According to CMS Transmittal 2254, Change Request (CR) 7431, issued July 8, coverage for Provenge is limited to one treatment regimen in a patient’s lifetime. Treatment consists of three doses with each dose administered about two weeks apart for a total treatment period not to exceed 30 weeks from inception.
Effective for Medicare Part B claims with dates of service on and after July 1, 2011, providers will be reimbursed (based on the average sales price + 6 percent) for covered treatment of asymptomatic or minimally symptomatic metastatic castrate-resistant (hormone refractory) prostate cancer provided the claim contains the following:
- HCPCS Level II code Q2043 Sipuleucel-T, minimum of 50 million autologous cd54+ cells activated with pap-gm-csf, including leukapheresis and all other preparatory procedures, per infusion; and
- ICD-9 code 185 Malignant neoplasm of prostate; and
- At least one of the following ICD-9 codes:
- 196.1, 196.2, 196.5, 196.6, 196.8, 196.9, 197.0, 197.7, 198.0, 198.1, 198.5, 198.7, 198.82
Note: Contractors will not separately pay for routine costs associated with Provenge. Q2043 is all-inclusive and represents all routine costs associated with its administration.
Coverage for the off-label use of Provenge is up to the discretion of the Medicare administrative contractors (MACs). For a local coverage determination (LCD) by an individual MAC to cover Provenge off-label, the primary ICD-9 diagnosis code must be either 233.4 Carcinoma in situ of prostate or 185 Malignant neoplasm of prostate. ICD-9 233.4 may not be used for on-label coverage claims.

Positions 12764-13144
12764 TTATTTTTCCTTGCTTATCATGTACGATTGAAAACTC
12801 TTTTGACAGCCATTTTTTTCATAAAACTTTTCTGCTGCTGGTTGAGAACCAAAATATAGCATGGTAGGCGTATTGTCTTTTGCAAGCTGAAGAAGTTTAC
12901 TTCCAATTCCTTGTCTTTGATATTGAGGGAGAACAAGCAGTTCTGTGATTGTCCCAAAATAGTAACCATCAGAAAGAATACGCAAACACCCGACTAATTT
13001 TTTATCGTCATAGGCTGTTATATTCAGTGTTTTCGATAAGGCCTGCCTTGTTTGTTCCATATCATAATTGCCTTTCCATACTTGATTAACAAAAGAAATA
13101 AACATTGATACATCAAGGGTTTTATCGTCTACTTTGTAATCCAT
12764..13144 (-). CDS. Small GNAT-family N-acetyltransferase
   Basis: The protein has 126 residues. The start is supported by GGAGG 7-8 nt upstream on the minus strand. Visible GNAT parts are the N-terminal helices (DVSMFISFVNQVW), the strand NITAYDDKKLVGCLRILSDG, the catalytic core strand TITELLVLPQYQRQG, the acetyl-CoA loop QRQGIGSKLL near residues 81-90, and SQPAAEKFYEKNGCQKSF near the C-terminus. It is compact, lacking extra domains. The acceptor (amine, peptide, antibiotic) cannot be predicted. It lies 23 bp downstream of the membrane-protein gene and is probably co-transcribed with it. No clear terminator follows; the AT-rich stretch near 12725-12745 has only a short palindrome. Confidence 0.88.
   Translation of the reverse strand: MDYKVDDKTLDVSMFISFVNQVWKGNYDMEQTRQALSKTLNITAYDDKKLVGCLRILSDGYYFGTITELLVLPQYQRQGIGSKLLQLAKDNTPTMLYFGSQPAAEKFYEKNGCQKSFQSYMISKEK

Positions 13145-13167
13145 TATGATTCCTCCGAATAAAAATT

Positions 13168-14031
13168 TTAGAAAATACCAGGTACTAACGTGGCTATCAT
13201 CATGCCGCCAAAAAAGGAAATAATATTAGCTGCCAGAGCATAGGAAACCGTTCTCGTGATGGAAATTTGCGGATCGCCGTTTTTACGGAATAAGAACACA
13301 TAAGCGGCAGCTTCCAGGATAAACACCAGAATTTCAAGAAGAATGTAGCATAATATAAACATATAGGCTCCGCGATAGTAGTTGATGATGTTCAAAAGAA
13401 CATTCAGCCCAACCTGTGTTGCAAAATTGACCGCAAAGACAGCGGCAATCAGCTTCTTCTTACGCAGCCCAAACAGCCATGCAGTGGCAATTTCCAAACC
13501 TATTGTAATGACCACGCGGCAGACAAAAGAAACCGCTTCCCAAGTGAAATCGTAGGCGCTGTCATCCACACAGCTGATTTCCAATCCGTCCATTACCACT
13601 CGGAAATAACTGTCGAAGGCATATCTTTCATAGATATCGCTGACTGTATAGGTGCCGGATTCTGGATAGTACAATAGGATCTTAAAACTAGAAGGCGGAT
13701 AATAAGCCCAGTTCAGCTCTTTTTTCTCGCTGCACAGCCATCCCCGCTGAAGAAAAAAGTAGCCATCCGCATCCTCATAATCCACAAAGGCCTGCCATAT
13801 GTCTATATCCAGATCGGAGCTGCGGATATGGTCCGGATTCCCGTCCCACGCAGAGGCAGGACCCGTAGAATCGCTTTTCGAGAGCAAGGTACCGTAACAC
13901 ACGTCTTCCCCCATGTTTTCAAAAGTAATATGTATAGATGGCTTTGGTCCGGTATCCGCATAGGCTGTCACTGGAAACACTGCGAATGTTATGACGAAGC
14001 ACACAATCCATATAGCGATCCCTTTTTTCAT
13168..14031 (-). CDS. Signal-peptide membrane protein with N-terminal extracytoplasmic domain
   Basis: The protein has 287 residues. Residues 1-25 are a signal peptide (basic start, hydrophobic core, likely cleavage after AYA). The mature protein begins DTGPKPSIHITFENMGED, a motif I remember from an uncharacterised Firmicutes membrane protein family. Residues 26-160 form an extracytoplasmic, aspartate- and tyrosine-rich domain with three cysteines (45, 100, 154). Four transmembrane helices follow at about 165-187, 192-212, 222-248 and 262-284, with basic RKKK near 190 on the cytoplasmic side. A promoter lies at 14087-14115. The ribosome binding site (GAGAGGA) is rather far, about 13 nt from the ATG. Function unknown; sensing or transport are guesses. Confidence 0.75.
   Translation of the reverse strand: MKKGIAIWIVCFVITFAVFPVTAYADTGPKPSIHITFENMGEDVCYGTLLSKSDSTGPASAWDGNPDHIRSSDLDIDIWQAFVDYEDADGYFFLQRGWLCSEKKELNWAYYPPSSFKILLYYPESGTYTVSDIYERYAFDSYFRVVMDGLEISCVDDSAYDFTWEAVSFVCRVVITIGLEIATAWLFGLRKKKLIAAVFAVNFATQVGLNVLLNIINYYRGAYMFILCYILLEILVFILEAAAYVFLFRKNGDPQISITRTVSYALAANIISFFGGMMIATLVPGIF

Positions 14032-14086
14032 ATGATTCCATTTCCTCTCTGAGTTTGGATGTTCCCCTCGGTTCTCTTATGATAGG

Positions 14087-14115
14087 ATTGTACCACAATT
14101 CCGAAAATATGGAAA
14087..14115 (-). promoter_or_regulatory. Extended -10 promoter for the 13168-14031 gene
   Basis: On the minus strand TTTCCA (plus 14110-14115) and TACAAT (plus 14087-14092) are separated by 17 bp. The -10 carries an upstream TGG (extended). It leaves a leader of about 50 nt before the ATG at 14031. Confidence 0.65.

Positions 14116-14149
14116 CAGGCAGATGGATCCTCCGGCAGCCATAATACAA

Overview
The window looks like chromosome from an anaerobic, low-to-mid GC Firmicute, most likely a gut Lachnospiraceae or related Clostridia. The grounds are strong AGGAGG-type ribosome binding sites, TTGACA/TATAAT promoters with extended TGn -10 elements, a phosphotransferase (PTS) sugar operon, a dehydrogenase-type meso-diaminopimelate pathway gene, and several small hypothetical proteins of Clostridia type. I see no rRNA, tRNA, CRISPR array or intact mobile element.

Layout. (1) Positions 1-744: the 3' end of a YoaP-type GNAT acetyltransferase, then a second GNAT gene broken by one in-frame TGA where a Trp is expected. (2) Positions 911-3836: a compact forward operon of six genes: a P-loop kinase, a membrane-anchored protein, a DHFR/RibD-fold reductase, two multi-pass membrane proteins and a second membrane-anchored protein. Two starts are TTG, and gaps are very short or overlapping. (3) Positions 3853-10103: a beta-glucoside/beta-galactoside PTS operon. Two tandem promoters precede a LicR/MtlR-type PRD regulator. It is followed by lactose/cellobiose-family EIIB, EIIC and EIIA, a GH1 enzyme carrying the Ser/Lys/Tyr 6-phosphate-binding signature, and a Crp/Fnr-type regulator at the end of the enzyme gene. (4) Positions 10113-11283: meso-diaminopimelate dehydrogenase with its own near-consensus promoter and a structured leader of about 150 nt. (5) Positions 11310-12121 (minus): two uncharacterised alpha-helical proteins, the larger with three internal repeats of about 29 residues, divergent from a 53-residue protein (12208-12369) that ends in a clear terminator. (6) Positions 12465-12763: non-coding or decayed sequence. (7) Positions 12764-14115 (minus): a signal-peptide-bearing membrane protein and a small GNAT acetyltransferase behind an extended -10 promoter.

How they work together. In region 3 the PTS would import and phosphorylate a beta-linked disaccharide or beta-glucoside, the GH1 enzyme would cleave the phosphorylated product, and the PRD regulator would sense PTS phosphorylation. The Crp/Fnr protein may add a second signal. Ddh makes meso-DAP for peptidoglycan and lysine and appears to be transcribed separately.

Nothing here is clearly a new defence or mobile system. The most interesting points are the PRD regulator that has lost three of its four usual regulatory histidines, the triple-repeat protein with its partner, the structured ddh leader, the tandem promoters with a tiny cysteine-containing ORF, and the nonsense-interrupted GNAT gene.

July 15th, 2011
The Centers for Medicare & Medicaid Services (CMS) announced March 30 that it would pay for Dendreon’s prostate cancer drug, Provenge, when used to treat Medicare beneficiaries with late-stage prostate cancer. The Food and Drug Administration (FDA) approved Provenge for patients with castration-resistant, metastatic prostate cancer in April 2010. In the absence of a national coverage determination (NCD) for autologous cellular immunotherapy treatment, local Medicare contractors have had discretion to determine coverage for the $93,000 drug.
In a proposed decision memo posted on the Medicare Coverage Database website, however, CMS now says Provenge is reasonable and necessary. “The evidence is adequate to conclude that the use of autologous cellular immunotherapy treatment – sipuleucel-T; PROVENGE® improves health outcomes for Medicare beneficiaries with asymptomatic or minimally symptomatic metastatic castrate-resistant (hormone refractory) prostate cancer,” CMS concludes in the decision memo.
During the initial 30-day comment period of the national coverage analysis (NCA), CMS received 657 comments, most of them favorable for coverage.
The proposed decision is open for public comment through April 30, and CMS will make a final determination sometime in June.
April 1st, 2011